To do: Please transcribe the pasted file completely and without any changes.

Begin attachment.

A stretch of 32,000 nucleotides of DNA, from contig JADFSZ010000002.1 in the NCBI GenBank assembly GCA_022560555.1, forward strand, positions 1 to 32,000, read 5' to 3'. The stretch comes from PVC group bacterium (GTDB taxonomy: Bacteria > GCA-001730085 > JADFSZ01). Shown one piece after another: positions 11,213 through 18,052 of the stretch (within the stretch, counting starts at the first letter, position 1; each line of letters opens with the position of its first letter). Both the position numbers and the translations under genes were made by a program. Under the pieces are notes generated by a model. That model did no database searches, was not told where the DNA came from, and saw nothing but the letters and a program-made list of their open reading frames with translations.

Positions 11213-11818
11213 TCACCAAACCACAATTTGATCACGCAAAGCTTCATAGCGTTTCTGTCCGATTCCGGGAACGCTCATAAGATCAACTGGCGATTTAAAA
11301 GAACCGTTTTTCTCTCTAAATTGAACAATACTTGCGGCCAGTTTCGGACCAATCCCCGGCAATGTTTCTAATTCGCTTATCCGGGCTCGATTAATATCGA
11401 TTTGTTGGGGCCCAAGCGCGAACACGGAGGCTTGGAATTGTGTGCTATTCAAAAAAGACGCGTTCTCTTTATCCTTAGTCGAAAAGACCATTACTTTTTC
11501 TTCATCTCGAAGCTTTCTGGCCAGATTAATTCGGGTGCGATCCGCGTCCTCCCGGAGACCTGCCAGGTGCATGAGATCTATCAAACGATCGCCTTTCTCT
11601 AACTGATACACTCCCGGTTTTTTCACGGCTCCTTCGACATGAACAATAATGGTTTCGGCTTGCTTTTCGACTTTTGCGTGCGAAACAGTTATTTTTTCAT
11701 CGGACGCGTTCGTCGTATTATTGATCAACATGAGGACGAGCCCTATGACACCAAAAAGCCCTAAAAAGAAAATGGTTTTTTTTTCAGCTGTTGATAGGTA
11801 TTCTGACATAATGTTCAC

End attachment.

A stretch of 32,000 nucleotides of DNA, from contig JADFSZ010000002.1 in the NCBI GenBank assembly GCA_022560555.1, forward strand, positions 1 to 32,000, read 5' to 3'. The stretch comes from PVC group bacterium (GTDB taxonomy: Bacteria > GCA-001730085 > JADFSZ01). Shown one piece after another: positions 11,213 through 18,052 of the stretch (within the stretch, counting starts at the first letter, position 1; each line of letters opens with the position of its first letter). Both the position numbers and the translations under genes were made by a program. Under the pieces are notes generated by a model. That model did no database searches, was not told where the DNA came from, and saw nothing but the letters and a program-made list of their open reading frames with translations.

Positions 11213-11818
11213 TCACCAAACCACAATTTGATCACGCAAAGCTTCATAGCGTTTCTGTCCGATTCCGGGAACGCTCATAAGATCAACTGGCGATTTAAAA
11301 GAACCGTTTTTCTCTCTAAATTGAACAATACTTGCGGCCAGTTTCGGACCAATCCCCGGCAATGTTTCTAATTCGCTTATCCGGGCTCGATTAATATCGA
11401 TTTGTTGGGGCCCAAGCGCGAACACGGAGGCTTGGAATTGTGTGCTATTCAAAAAAGACGCGTTCTCTTTATCCTTAGTCGAAAAGACCATTACTTTTTC
11501 TTCATCTCGAAGCTTTCTGGCCAGATTAATTCGGGTGCGATCCGCGTCCTCCCGGAGACCTGCCAGGTGCATGAGATCTATCAAACGATCGCCTTTCTCT
11601 AACTGATACACTCCCGGTTTTTTCACGGCTCCTTCGACATGAACAATAATGGTTTCGGCTTGCTTTTCGACTTTTGCGTGCGAAACAGTTATTTTTTCAT
11701 CGGACGCGTTCGTCGTATTATTGATCAACATGAGGACGAGCCCTATGACACCAAAAAGCCCTAAAAAGAAAATGGTTTTTTTTTCAGCTGTTGATAGGTA
11801 TTCTGACATAATGTTCAC